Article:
UX London 2013


From 10th to 12th of April the best UX’ers in the world gathered for inspiring talks and intensive workshops at the Trinity Laban in London. The event had a great atmosphere and was more intimate than I expected. Clearleft did an awesome job organising the event, sourcing some of London’s best food trucks and really good (unlimited) coffee.

The UX London 2013 conference covered Product Design, Behaviour Design and Design Strategy.

Here’s the themes that have stuck with me:

We don’t know what will work

  • We designers should observe people — find problems and pain points, design solutions and test them as quickly as possible. It won’t be perfect first try and that’s why we have to iterate quickly and often.
  • The best way to discover emergent behaviour is by observing. Focus groups don’t work. You can’t ask people what they want, because people don’t know!
  • Working closely with a user or a customer is the key. This is not new.
  • Get rid of the terminology ‘Fail Fast’. It ignores the power of language. If misunderstood, it gets people focussed on failing, instead of learning. It’s not about failing fast, failing slow or whether you fail at all, it’s actually about learning.
  • You learn from failures and successes.

Technology is advancing faster than we think

  • Computer power that doubles every 18 months, embedded devices with more power than personal computers two decades ago, robots that replace human labor and personalised genomics are game changers most people are not aware of.
  • Dove red pill turns back on Collagen production in post-menopausal women. This doesn’t need a pharmaceutical licence as the method is food digestion.
  • DNA based data storage is already here.
  • These developments are not in the daily news or marketed to us as such, but they are omnipresent through other products and services, and have deeply affected social and cultural changes for the last ten or fifteen years.
  • Our lives are littered with shit that doesn’t work.
  • They are happening exponentially so it’s very hard to predict what will happen. A few of the talks touched on similar historical events and how people tried to fight “the new order”. They failed. If it improves life conditions of the majority, the technology will prevail. Always did and always will.
  • Due to fast changes, designers will find themselves without a stable technology skill set and safe guidelines. The risk and uncertainties will be heightened. The only thing that will change very slowly is human nature. Embrace those as facts/truth and work with them, not against them. Be proactive, learn aggressively and open your mind to new experiences to stay ahead of the curve. Change favours the creative, so invest in Meta-skills e.g Feeling, Seeing, Dreaming, Making, Learning.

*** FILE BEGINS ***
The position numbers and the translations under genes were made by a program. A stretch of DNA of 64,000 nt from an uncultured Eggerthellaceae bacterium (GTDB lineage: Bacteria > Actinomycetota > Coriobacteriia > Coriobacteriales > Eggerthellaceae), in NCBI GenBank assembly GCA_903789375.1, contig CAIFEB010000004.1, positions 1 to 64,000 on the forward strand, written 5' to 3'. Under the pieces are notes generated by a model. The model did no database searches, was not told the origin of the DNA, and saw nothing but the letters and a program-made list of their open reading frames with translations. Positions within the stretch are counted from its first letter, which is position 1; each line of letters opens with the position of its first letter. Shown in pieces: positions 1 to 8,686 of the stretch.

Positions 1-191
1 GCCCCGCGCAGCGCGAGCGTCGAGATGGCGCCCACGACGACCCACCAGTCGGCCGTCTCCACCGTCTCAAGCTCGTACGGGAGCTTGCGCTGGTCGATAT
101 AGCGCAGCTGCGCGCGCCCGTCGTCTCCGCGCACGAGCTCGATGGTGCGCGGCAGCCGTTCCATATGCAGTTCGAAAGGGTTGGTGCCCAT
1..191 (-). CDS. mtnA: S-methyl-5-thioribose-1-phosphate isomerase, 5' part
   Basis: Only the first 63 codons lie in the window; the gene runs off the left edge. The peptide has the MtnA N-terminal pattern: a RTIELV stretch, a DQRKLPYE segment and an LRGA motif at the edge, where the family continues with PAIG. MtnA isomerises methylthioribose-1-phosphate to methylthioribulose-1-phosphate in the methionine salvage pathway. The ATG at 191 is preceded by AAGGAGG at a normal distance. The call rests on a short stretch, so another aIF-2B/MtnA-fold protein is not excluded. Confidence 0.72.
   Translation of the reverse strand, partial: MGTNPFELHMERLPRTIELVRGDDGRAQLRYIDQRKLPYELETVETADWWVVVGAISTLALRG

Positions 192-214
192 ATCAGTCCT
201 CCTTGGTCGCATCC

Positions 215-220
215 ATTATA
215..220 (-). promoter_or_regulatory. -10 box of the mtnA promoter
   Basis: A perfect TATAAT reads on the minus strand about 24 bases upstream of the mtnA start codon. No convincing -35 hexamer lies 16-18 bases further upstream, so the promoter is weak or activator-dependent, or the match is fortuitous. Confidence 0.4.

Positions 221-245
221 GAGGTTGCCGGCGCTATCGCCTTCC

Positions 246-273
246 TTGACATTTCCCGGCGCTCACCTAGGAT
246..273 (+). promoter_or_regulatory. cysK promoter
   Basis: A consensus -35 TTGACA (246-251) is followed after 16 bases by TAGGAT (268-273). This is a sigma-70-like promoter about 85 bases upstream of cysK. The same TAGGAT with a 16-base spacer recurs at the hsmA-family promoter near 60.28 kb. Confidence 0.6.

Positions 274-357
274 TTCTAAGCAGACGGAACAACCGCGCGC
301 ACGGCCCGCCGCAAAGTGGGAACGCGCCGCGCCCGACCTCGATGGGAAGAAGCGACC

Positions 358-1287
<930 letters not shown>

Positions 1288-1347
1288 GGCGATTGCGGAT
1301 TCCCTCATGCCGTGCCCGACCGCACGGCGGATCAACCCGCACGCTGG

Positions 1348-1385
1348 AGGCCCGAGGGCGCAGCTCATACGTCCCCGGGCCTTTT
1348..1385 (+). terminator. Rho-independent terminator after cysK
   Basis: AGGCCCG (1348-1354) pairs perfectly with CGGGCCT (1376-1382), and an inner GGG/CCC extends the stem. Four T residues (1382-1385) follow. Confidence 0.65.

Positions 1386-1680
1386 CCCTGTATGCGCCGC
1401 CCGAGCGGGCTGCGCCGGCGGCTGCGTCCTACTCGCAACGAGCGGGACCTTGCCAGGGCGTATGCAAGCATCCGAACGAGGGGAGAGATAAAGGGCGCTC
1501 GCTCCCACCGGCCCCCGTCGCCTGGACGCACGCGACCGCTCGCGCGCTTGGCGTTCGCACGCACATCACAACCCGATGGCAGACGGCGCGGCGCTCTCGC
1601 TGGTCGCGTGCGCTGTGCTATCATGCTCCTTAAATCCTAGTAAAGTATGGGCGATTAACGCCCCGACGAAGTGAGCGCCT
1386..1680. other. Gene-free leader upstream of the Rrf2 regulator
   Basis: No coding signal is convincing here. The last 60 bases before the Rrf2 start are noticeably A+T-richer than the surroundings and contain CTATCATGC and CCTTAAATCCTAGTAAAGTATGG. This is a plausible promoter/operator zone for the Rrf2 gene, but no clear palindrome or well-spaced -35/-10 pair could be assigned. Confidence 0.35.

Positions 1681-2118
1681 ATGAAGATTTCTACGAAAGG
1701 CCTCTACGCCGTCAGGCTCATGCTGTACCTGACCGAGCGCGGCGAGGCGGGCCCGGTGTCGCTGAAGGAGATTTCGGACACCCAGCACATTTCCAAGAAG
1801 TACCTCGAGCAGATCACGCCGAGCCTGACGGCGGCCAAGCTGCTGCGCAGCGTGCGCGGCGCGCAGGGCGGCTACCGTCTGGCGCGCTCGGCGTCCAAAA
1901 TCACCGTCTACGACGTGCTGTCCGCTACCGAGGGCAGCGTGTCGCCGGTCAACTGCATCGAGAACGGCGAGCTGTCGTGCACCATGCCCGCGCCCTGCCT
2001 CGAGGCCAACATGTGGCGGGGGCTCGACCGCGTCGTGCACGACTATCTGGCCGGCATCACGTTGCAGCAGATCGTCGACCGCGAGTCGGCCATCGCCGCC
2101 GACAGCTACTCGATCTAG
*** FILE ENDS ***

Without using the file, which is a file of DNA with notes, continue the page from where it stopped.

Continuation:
There is no perfect process, only process for the circumstance

  • Jeff Gothelf favoured testing assumptions with a Lean approach. His case study demonstrated the use of wireframes and PDF prototypes to validate ideas. On the other hand, Ben Terrett from gov.uk team favoured sketching ideas and prototyping in the browser.
  • The ‘Standard’ Process e.g “5 D’s” is a lie (if you want to achieve originality). Good work doesn’t come from this.
  • The real process = ‘Confusion’ » ‘Clutter’ » ‘Chaos’ » ‘Crisis’ » ‘Catharsis’
  • It’s important to be honest with ourselves and our clients about unpredictability.

Design beyond the interface

  • We need to work differently if we want to deliver meaningful experience that deliver real value.
  • The challenge is designing organisations, not UI.

This summary is only a taste of some of the great ideas and learnings that came out of the conference.

Here are the slides from a presentation I gave about this conference:

Keep an eye on this space. I’ll be posting more of my notes soon.

Headshot of Simon Pan

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